Evidence from mtDNA sequences that common laboratory strains of inbred mice are descended from a single female

Abstract

The rapid evolution1 and maternal mode of inheritance2 of mitochondrial DNA (mtDNA) make it a valuable marker for individuals related by descent from the same female3. We report here a study of wild and inbred mice which illustrates this point. We have examined mouse mtDNA from various locales in the Northern Hemisphere using restriction enzymes that cut the molecule at an average of 150 sites and find a high level of restriction-site polymorphism in wild mice but no variation among the ‘old’ inbred strains. This result is surprising because the nuclear genomes of these strains are known to differ greatly from one another4. The old inbred type of mtDNA occurs rarely in wild mice and differs from other types in the wild by an average of 100 nucleotide substitutions. In possible contradiction of published breeding records, these findings indicate that only one female lineage contributed to the formation of all the old inbred lines. In addition, our study of new inbred strains provides genetic markers that will be useful in mouse developmental and cell biology.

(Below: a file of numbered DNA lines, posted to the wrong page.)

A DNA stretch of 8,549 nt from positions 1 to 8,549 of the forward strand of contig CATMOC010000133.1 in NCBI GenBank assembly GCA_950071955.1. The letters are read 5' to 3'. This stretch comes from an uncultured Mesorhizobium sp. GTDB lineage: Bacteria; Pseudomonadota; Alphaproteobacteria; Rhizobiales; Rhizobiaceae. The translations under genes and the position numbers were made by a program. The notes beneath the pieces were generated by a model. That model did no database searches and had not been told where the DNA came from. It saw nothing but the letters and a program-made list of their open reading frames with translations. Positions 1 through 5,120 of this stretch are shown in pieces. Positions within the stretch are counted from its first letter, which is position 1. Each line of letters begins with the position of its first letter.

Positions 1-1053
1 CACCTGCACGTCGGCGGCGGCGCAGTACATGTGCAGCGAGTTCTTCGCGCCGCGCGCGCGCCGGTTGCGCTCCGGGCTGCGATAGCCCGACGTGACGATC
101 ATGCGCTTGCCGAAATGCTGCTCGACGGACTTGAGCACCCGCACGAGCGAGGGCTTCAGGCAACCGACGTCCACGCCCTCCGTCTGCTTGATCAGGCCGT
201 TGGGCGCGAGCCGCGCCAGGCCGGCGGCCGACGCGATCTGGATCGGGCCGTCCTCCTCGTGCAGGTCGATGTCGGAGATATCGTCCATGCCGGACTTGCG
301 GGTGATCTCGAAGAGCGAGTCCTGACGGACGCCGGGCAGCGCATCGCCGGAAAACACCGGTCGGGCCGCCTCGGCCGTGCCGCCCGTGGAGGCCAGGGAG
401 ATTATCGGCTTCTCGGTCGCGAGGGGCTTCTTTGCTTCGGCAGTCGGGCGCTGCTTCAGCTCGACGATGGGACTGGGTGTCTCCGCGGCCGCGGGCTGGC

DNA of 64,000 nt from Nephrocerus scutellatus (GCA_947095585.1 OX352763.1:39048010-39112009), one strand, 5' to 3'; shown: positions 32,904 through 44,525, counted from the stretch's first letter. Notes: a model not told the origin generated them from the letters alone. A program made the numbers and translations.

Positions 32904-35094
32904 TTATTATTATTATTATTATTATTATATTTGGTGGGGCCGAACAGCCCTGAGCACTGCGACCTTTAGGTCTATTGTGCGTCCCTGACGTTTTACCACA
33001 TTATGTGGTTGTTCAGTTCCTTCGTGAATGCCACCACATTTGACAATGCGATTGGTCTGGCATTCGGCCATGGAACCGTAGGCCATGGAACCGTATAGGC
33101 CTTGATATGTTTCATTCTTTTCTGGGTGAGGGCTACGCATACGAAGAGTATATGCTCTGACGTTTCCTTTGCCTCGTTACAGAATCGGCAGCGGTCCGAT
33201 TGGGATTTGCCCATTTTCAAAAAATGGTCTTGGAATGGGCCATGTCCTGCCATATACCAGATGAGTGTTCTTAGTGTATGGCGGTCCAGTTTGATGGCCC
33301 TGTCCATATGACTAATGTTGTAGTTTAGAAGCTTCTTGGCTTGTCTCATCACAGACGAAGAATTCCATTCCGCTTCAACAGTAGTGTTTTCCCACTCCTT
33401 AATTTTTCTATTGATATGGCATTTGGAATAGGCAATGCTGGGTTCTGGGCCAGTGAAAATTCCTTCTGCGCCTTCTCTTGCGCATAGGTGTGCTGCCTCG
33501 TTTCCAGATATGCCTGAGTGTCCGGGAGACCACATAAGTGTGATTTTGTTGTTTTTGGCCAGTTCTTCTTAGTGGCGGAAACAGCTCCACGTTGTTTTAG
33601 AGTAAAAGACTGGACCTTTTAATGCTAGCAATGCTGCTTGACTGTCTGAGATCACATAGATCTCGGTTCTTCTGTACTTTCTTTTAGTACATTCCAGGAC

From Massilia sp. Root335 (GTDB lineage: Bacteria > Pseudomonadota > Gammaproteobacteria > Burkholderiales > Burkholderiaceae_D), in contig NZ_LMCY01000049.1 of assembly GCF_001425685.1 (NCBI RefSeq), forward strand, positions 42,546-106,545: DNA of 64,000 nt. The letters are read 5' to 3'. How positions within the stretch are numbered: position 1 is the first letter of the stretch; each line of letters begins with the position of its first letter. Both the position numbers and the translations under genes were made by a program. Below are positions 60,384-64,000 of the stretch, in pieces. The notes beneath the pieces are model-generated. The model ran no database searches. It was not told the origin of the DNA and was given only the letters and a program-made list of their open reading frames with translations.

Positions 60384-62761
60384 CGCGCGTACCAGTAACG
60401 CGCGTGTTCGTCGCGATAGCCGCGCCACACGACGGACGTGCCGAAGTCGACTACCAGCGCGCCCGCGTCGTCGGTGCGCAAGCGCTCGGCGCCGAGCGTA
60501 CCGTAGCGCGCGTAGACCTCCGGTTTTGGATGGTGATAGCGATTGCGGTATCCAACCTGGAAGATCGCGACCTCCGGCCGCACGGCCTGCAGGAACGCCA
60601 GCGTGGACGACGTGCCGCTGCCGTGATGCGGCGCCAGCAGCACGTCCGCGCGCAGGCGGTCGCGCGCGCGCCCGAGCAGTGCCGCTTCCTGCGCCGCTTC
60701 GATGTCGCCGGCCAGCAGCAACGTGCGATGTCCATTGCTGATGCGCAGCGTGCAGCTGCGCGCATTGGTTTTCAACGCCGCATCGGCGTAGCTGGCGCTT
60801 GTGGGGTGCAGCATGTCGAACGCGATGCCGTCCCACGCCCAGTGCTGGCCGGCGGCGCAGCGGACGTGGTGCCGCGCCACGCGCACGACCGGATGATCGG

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Ferris, S., Sage, R. & Wilson, A. Evidence from mtDNA sequences that common laboratory strains of inbred mice are descended from a single female. Nature 295, 163–165 (1982). https://doi.org/10.1038/295163a0

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